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Hillsborough County Sheriff Chad Chronister explains the latest in Florida's texting while driving ban.

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Put down that phone: Drivers must now be completely hands-free in school and construction zones

Drivers can’t even touch their phones in posted zones.

Beginning Tuesday, drivers can now be ticketed for using their phone, in any way, while traveling through a school or construction zone.

Tuesday marks the launch of a second provision of the texting while driving ban that went into effect in July.

The across the board ban applies only to texting while driving. Drivers can still talk on the phone without using a Bluetooth device or use a phone’s GPS function. However, school and construction zones are now exclusively hands-free.

“Most of us drive through work and school zones every day,” said bill sponsor Rep. Jackie Toledo. “All it takes is one simple distraction on your phone, and you could easily hit a child or person crossing the street. It’s time for drivers to change their habits before even more lives are lost.”

The law made sending electronic messages while driving a primary offense, meaning law enforcement can pull over drivers for texting whether or not there was another offense occurring. Drivers receive a $30 ticket.

In school and work zones, the rules are stricter. Drivers must be totally hands-free. That means no texting or sending electronic messages, operating a phone’s GPS or holding the phone to talk on it.

“Every morning and every afternoon, thousands of children across our county walk and ride their bikes to and from school,” said Hillsborough County Schools Superintendent Jeff Eakins. “We applaud Representative Toledo for spearheading this law and advocating for greater safety for our children, especially in areas around our schools. Now we need drivers to step up — putting down their phones and making our children’s safety their priority.”

Every day, nine people are killed and more than 1,000 injured as a result of distracted driving-related accidents, according to the Centers for Disease Control and Prevention.

Florida had the second highest number of fatal traffic crashes in work zones in the nation in 2016, according to FDOT.

“Children are unpredictable and work zones are hazardous by nature,” said Hillsborough County Sheriff Chad Chronister said. “You never know when a child may dart out into the street and slow-moving heavy equipment is within most work zones. Especially in school and work zones, drivers need to be hyper vigilant, keeping their eyes on the road and hands on the wheel.”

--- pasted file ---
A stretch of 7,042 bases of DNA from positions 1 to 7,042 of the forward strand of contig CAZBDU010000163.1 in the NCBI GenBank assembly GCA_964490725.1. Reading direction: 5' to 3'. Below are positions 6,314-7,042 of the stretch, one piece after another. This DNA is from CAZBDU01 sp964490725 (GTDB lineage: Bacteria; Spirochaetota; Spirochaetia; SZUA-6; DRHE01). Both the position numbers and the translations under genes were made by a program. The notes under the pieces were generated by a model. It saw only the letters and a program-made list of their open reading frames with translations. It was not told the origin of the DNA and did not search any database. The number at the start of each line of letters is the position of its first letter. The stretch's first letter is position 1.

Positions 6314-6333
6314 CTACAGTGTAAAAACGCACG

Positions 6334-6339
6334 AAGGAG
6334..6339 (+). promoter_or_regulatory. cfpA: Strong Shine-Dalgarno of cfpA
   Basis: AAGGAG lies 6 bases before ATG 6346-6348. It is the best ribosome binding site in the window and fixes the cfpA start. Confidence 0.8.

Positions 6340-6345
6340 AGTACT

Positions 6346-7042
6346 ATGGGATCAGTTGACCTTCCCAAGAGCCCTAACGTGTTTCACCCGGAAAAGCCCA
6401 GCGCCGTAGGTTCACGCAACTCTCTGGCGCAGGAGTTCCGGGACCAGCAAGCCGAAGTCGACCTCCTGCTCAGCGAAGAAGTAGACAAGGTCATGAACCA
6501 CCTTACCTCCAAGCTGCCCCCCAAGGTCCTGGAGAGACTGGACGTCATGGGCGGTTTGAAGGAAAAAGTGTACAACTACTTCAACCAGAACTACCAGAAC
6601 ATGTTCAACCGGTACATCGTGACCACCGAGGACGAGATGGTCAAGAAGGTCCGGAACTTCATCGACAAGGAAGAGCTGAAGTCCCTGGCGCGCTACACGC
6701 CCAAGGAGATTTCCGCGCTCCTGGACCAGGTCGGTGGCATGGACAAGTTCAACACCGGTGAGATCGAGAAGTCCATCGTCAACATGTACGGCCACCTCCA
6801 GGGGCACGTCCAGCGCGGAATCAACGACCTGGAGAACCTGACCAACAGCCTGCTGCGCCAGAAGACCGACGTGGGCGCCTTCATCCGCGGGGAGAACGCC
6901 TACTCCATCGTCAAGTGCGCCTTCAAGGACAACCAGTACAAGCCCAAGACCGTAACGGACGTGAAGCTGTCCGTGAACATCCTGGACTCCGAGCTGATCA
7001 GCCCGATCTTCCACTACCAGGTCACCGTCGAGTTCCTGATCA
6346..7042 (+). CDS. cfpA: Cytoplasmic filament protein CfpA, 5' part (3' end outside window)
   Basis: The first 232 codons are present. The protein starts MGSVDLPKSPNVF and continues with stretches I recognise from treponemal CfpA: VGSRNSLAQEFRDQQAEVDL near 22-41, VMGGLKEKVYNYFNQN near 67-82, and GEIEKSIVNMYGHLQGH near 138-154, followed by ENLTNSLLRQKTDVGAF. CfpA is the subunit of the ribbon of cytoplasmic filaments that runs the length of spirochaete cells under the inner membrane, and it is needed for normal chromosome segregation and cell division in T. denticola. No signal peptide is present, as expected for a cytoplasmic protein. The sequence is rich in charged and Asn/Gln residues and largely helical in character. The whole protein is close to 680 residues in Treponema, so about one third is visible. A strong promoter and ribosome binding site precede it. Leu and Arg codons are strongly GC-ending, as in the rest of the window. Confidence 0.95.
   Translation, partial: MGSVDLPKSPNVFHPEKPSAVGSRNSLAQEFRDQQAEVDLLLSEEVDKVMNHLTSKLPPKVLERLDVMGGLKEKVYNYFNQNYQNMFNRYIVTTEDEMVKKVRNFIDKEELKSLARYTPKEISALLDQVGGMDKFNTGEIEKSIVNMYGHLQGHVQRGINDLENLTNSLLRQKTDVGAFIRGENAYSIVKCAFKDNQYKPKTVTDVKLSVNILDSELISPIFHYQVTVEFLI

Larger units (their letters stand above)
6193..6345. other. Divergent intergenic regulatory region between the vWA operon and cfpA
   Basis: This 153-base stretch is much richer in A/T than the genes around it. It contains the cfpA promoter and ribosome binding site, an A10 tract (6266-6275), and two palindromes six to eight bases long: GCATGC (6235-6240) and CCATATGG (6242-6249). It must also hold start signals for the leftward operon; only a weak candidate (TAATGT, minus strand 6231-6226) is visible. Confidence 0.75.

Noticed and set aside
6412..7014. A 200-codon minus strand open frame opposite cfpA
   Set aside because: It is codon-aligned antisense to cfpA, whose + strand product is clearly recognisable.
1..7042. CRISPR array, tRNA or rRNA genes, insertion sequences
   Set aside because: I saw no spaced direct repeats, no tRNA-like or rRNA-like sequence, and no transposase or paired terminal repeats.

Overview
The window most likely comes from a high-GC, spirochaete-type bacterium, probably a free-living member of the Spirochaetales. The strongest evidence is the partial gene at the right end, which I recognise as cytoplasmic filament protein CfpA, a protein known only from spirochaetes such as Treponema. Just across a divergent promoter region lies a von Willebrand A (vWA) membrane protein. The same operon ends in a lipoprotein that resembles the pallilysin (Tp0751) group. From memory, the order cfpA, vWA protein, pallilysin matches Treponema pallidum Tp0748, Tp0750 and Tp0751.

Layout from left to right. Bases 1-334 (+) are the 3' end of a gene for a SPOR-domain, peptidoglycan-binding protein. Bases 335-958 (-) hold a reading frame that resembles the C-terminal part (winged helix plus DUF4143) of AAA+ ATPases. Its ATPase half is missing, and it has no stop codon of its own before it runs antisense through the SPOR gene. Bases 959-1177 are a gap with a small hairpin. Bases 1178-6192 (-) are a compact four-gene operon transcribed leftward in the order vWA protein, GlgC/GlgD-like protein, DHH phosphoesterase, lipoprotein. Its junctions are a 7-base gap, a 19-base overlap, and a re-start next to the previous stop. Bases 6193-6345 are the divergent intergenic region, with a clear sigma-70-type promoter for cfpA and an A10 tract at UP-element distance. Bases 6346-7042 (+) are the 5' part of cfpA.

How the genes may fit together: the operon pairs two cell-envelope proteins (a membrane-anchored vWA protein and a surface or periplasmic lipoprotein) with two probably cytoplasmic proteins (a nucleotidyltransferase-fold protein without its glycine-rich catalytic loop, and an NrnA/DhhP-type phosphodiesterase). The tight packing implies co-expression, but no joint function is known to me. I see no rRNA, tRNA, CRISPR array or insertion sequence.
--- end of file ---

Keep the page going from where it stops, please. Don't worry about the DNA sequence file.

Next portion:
Law enforcement officer will issues warnings to drivers caught using their phones in school or construction zones through January 1 as part of an education grace period. After that, drivers can fight their tickets by showing documentation they purchased a Bluetooth device to allow them to go hands-free.

Janelle Irwin Taylor has been a professional journalist covering local news and politics in the Tampa Bay area since 2003. Most recently, Janelle reported for the Tampa Bay Business Journal. She formerly served as the sole staff reporter for WMNF News and previously covered news for Patch.com and various local neighborhood newsletters. Her work has been featured in the New York Daily News, Free Speech Radio News and Florida Public Radio and she's been interviewed by radio stations across the nation for her coverage of the 2012 Republican National Convention. Janelle is a die-hard news junkie who isn't afraid to take on big names in local politics, including Tampa Mayor Bob Buckhorn, the dirty business of trash and recycling in St. Pete and contentious issues surrounding transit. Her work as a reporter and radio host has earned her two WMNF awards including News Volunteer of the Year and Public Affairs Volunteer of the Year. Janelle is also a devoted wife and mother to three brilliant and beautiful daughters who are a constant source of inspiration and occasional blogging fodder.

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